Ready for a Waterfall Implosion

The Supertech twin towers in Noida will be demolished through a very special technique of controlled explosions that is expected to bring the 32-storey buildings down without disturbing the neighbourhood on May 22. How is this done?


By Scien Tist

32-storey towers will be demolished in Noida’s Sector 93-A, because the court found that the builders had violated all building norms. There is nothing new in that. In India illegal houses are demolished all the time. The big difference, however, is the manner in which they will be demolished. This will be done in what is in common parlance called ‘waterfall’ demolition.

The final demolition of the Supertech twin towers – basic dismantling, involving workers, is already on – will take place on May 22. This demolition happens nearly 20 months after the Supreme Court’s order on that.

The demolition will be carried out through controlled explosions, with the help of South African company Jet Demolition. Jet Demolition is a partner of Mumbai-based Company Edifice Engineering, whose owners live in America.

This may not be the first time such a demolition is being attempted in India. The same duo of companies had demolished four 70 metre tall illegal buildings in 2020 in Kochi. The buildings had come up not complying with coastal regulation zone norms.

However, this will be the first time such tall structures will be brought down. One tower, called the Apex tower, is 100m tall. The other, called Ceyane, is 97 metres tall.

Engineers from the two companies reached the site and started their basic investigation and data collection for the demolition. The team is experienced. In 2019, the team had very successfully demolished the 108m tall Bank of Lisbon building in Johannesburg, South Africa. That demolition was critical, because there was another building exactly 7.8 m away from the bank building. There was no trouble at all.

However, there needs to be a few critical and important steps to be taken before that.

The critical preparation
The first building to be demolished through this ‘waterfall’ process will be the shorter of the two, the Ceyane (97 m). At least, that is the proposal given by the companies so far. The detonations will be done in a way that the building, sort of, ‘implodes.’ While the usage of this term is not scientifically correct, the visual impact of the effect will make it seem thus.

Pune demolition

The plan now is that the Apex will implode in the direction of Ceyane by inducing a ‘lateral pull’ away from the other buildings on the compound. The plan is to make both towers collapse, so that there is no injury and so that the debris falls into the basement space in between.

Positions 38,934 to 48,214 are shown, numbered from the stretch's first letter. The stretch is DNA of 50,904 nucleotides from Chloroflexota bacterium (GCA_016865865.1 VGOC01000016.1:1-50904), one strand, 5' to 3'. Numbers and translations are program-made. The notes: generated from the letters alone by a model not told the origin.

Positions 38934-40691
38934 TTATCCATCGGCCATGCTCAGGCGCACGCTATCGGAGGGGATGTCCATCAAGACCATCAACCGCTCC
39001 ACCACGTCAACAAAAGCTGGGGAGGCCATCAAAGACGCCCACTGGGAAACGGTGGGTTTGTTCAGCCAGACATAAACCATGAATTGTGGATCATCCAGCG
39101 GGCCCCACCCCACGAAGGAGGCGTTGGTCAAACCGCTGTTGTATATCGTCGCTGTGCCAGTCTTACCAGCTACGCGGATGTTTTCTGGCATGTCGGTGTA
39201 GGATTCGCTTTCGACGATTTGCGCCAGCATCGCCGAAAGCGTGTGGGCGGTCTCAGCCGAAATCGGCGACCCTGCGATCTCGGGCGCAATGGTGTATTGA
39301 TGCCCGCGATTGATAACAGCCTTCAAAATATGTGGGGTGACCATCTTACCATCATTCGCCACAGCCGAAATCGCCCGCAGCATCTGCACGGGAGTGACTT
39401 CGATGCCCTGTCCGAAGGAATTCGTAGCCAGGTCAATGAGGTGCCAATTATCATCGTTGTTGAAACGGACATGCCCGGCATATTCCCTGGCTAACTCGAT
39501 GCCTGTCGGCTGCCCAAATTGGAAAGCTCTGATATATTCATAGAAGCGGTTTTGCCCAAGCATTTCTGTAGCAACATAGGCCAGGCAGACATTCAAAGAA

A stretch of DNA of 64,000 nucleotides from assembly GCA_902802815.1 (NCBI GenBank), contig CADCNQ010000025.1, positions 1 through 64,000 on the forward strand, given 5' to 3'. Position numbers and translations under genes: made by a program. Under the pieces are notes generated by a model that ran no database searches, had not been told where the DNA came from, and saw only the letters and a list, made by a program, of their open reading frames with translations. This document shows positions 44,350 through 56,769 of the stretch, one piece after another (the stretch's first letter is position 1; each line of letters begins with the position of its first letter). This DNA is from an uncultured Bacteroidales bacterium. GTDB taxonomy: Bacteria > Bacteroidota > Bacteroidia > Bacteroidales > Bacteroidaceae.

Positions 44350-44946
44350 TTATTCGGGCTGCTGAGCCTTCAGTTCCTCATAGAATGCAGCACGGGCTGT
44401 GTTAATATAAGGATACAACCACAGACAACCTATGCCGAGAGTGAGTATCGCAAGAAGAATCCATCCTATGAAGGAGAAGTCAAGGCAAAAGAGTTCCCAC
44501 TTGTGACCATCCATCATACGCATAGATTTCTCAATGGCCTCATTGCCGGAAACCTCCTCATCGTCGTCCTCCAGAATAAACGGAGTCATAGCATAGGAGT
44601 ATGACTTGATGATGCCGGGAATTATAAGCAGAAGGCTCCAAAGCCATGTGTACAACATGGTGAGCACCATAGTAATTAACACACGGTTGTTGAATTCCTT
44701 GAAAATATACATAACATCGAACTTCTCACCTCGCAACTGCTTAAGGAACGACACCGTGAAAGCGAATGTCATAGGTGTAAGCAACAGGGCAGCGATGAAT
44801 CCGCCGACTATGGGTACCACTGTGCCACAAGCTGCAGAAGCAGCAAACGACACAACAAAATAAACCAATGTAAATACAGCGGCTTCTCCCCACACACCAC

The procedure is painstaking and difficult. It has involved drilling 960 holes in the building and the placing of 15kg explosives. The idea of drilling the holes is to weaken the structure, so that it collapses easily (and in the desired direction) during demolition without affecting other towers nearby.

The explanation, offered by an engineer was that “just as a waterfall falls on the ground from a height, in the same way a building also falls due to waterfall implosion. During this, holes will be made in the columns, beams and walls of both the buildings for the explosion. The columns will be wrapped in geotextile cloth with a netting to prevent debris from flying around during the blast. This will reduce the building debris. Not only this, the dust clouds of the towers located in Sector 93A will rise to the top and may take 10 to 15 minutes to stop.”

A complicated process
Understandably, this is a very complicated process, and only experts in the field are allowed to handle this. Following the demolition, about 3,000-3,500 trucks full of debris will be pulled out of the site.

 The final preparation for the process – waterfall implosion – will take three months. The explosions will have to be carefully controlled, so that the effect of the explosions to do radiate out of the implosion zone, affecting nearby structures.

The procedure is painstaking and difficult. It has involved drilling 960 holes in the building and the placing of 15kg explosives. The idea of drilling the holes is to weaken the structure, so that it collapses.

The actual demolition process is just about a minute. But total time, including the final preparation, extends to six months. This includes mobilisation of resources, manpower, planning and evacuation of the nearby residents, if necessary.

The entire demolition process will cost Rs 10 crore.

Then there are safety precautions to be taken for residents in neighbouring apartments.

For structures in Village and Emerald Court (adjacent, just 9m away), work will be on the following:

  • Structural analysis of the buildings
  • Insurance cover for damages
  • Water sprinklers for dust mitigation to be used – for patients with dust allergies, asthma, and other breathing problem

 On May 22, say authorities, the building will come down in 6-8 seconds flat. The dust, though, will take much longer to settle down. There is no fixed time limit for that. The debris will be removed in two to three months after that.